On the path of communicative structure

According to a study, proper communication of chimpanzees is more complex than expected: our animal relatives also combine calls according to certain rules into a large number of special sound sequences. Further investigations should now clarify the extent to which chimpanzees use these sequences to convey complex information.

In many ways, we are very similar – but one important aspect that distinguishes humans from their closest relatives in the animal kingdom: apes communicate, we use language. Although animals sometimes make meaningful sounds, the human system is capable of transmitting very complex information. Our concept is based on a special combination of sounds in words and words in hierarchically organized sentences. How this special ability arose over the course of evolutionary history is an intriguing question for anthropology. For clues, it makes sense to look at the communication skills of the primates that are our closest relative: the chimpanzee.

Essentially, it turns out that the complexity of human language depends not only on the large and unusual array of possible individual sounds we collect to speak. Because chimpanzees can also produce many different sounds. What is special is the way we combine sounds into words in an orderly manner and group them hierarchically into sentences in order to convey complex information. It was already known in principle that chimpanzees also combine different calls. However, a French-German research team has systematically dealt with the structure and diversity of chimpanzee vocal sequences.

Listen carefully to chimpanzees

Scientists examined recordings of thousands of sounds made by members of three groups of wild chimpanzees in the Tau National Park in Ivory Coast. “This is the first study as part of a larger project. By exploring the complexity of the vocal sequences of free-range chimpanzees, a species with complex social lives similar to those of humans, we hope to learn more about how our unique language evolved,” says co-author Catherine Crockford of the Institute Cognitive Science at the CNRS in Bron, Lyon.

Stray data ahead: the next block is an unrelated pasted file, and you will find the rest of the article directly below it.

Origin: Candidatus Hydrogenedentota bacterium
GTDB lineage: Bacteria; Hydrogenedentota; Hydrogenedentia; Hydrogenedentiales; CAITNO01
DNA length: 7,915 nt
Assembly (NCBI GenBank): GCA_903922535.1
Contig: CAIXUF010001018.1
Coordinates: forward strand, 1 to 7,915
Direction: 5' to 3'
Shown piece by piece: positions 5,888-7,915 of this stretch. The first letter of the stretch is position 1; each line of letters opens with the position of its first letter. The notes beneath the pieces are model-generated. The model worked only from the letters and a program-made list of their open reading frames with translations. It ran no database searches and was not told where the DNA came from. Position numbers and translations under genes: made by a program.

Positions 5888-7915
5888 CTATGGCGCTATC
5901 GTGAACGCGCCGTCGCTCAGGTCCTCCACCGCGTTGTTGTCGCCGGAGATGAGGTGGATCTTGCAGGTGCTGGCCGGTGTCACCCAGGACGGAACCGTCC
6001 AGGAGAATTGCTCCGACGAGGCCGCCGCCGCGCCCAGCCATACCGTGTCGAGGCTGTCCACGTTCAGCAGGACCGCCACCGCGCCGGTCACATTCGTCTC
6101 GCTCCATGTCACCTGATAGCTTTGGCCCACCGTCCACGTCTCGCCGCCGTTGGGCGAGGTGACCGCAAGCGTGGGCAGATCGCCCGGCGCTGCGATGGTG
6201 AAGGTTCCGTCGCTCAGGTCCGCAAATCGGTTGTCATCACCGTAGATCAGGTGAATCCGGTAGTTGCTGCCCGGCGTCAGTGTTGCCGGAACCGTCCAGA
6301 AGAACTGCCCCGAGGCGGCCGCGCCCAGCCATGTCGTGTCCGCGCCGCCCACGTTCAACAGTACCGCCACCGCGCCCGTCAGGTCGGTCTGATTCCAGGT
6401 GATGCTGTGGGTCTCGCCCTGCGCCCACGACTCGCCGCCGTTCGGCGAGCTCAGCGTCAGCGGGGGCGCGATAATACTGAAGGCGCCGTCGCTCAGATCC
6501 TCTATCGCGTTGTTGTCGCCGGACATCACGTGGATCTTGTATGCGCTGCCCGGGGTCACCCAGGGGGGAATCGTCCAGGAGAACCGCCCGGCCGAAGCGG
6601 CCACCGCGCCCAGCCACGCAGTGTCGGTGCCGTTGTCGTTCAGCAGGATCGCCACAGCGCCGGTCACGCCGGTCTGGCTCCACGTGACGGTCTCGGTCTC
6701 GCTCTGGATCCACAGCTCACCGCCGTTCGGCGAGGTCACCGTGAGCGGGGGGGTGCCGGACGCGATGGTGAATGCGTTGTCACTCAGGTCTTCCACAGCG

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As the scientists reported, they discovered distinctive features during the structural analysis of the chimpanzee’s tone sequence. They were able to identify 390 unique sound sequences, which consist of combinations of up to ten different types of calls from the entire chimpanzee repertoire. The researchers found that the order of calls followed the rules – they were communicated in an orderly manner. It turns out that calls – in combination with certain other calls – always occur at certain positions within the sequence.

Surprisingly complex and organized

Essentially, this ability of chimpanzees to organize discrete units into structured sequences provides a potentially versatile system suitable for extended meaning generation,” the scientists wrote. “Our results show that the chimpanzee’s vocal communication system is more complex and structured than previously thought,” says co-author Tatiana Bortolatto of the CNRS Institute for Cognitive Science.

As the scientists assert, through the study they have now laid the foundation for further investigations that could shed light on chimpanzees’ communication skills and the origins of human language. “The grouping of words or groups of words into sentences – syntax – is a feature of human language. In order to understand their origin, we must first understand exactly how the sounds of great apes are organized,” says co-author Emiliano Zaccarella of the Max Planck Institutes for Evolutionary Anthropology. and the sciences of human cognition and the brain in Leipzig.

Through further investigations, the team now wants to show in more detail to what extent the similarities between chimpanzee’s communication characteristics and human language are. They also plan to investigate an exciting question that almost begs the question: To what extent do our animal relatives use sound sequences to convey a wider range of information to their animal peers?

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Source: Max Planck Institute for Evolutionary Anthropology, article: Communication Biology, doi: 10.1038/s42003-022-03350-8

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